Plate tectonics is based on the theory that the Earth`s lithosphere consists of large, rigid plates that move horizontally in response to the flow of the asthenosphere beneath them, and that interactions among the plates at their borders cause most major geologic activity, including the creation of oceans, continents, mountains, volcanoes, and earthquakes.
Plate tectonics is a relatively new theory that has revolutionized the way geologists think about the Earth. According to the theory, the surface of the Earth is broken into large plates. The size and position of these plates change over time. The edges of these plates, where they move against each other, are sites of intense geologic activity, such as earthquakes, volcanoes, and mountain building. Plate tectonics is a combination of two earlier ideas, continental drift and sea-floor spreading. Continental drift is the movement of continents over the Earth`s surface and in their change in position relative to each other. Sea-floor spreading is the creation of new oceanic crust at mid-ocean ridges and movement of the crust away from the mid-ocean ridges.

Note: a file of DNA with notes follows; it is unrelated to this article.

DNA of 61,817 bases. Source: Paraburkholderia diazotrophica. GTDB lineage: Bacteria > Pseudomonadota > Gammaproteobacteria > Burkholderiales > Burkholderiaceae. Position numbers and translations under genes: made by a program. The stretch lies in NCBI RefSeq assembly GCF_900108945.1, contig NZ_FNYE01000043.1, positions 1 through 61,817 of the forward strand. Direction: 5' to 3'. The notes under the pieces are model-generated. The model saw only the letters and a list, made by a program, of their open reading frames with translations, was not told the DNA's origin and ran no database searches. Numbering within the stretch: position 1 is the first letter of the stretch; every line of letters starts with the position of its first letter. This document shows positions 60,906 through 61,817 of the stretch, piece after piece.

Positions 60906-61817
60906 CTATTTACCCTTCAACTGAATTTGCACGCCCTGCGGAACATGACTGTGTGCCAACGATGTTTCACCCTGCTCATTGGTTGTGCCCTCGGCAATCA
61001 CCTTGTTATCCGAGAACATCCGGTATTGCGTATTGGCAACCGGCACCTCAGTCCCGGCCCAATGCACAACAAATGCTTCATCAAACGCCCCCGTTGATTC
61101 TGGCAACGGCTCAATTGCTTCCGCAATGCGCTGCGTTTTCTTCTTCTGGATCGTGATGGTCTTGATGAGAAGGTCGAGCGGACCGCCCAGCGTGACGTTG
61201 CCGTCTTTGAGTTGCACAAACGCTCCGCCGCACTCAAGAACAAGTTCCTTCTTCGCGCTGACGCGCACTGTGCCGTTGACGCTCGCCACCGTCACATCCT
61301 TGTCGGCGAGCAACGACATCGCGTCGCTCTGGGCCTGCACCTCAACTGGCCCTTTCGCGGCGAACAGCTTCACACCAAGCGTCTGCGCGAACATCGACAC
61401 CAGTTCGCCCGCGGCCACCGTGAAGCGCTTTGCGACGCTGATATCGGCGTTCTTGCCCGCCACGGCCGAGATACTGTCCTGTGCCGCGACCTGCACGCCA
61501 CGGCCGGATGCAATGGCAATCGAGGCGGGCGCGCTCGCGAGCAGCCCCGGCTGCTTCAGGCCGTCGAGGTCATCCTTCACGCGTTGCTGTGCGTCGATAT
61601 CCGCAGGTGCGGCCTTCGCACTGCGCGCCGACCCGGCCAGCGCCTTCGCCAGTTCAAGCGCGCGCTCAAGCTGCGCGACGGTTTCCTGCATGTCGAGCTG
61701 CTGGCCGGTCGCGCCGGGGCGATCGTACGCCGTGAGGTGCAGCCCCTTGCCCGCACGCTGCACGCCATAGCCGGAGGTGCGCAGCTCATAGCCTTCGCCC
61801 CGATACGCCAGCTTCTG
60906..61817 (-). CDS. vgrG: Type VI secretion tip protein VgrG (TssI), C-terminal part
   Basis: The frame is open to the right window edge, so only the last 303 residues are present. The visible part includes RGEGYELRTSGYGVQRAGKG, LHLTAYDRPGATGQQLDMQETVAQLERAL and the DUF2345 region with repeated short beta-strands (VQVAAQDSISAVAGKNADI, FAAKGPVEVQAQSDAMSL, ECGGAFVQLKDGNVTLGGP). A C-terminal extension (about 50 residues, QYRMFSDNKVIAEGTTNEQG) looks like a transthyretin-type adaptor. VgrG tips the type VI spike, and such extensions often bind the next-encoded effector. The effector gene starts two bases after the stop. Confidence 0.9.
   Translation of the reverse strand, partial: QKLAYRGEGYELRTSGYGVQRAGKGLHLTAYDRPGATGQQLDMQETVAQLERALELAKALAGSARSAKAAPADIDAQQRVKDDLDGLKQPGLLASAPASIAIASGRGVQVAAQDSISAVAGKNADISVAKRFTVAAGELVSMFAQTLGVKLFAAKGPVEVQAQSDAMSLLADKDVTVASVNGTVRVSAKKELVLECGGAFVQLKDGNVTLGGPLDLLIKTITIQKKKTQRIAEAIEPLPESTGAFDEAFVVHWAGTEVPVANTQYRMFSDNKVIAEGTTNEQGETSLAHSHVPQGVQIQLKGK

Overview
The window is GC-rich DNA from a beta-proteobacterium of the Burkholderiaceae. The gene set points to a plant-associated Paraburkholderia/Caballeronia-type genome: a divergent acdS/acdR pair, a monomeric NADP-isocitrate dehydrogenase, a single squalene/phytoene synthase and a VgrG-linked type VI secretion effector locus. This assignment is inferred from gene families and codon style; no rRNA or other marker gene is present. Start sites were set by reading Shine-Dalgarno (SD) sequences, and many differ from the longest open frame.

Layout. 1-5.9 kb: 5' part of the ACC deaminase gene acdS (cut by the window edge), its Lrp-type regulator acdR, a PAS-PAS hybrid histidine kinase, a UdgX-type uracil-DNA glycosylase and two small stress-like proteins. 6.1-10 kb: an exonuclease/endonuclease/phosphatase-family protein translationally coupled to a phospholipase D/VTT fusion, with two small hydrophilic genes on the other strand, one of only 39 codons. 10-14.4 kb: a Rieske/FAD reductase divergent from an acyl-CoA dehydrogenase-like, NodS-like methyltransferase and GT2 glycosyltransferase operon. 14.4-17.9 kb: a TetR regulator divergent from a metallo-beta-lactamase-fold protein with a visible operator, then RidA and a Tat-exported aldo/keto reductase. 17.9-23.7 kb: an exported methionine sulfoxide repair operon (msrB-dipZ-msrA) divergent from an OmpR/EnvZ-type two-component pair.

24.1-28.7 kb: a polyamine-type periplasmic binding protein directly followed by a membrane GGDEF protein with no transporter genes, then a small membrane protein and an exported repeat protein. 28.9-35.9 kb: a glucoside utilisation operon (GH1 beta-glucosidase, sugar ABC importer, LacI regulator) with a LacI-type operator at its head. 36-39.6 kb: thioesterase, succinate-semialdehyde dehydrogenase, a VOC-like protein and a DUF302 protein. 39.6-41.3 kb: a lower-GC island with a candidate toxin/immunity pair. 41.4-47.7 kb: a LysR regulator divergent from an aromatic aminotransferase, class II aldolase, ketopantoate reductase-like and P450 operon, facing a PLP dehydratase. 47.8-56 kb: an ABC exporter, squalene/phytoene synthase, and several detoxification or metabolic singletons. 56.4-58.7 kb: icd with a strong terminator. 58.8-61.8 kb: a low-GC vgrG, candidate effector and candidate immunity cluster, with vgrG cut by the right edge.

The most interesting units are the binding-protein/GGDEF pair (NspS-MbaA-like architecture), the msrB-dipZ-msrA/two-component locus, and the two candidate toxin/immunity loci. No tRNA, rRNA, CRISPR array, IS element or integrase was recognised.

Only lithosphere has the strength and the brittle behavior to fracture in an earthquake. The plates consist of an outer layer of the Earth, the lithosphere, which is cool enough to behave as a more or less rigid shell. Occasionally the hot asthenosphere of the Earth finds a weak place in the lithosphere to rise buoyantly as a plume, or hotspot. The satellite image below shows the volcanic islands of the Galapagos hotspot.
In cross section, the Earth releases its internal heat by convecting, or boiling much like a pot of pudding on the stove. Hot asthenospheric mantle rises to the surface and spreads laterally, transporting oceans and continents as on a slow conveyor belt. The speed of this motion is a few centimeters per year, about as fast as your fingernails grow. The new lithosphere, created at the ocean spreading centers, cools as it ages and eventually becomes dense enough to sink back into the mantle. The subducted crust releases water to form volcanic island chains above, and after a few hundred million years will be heated and recycled back to the spreading centers.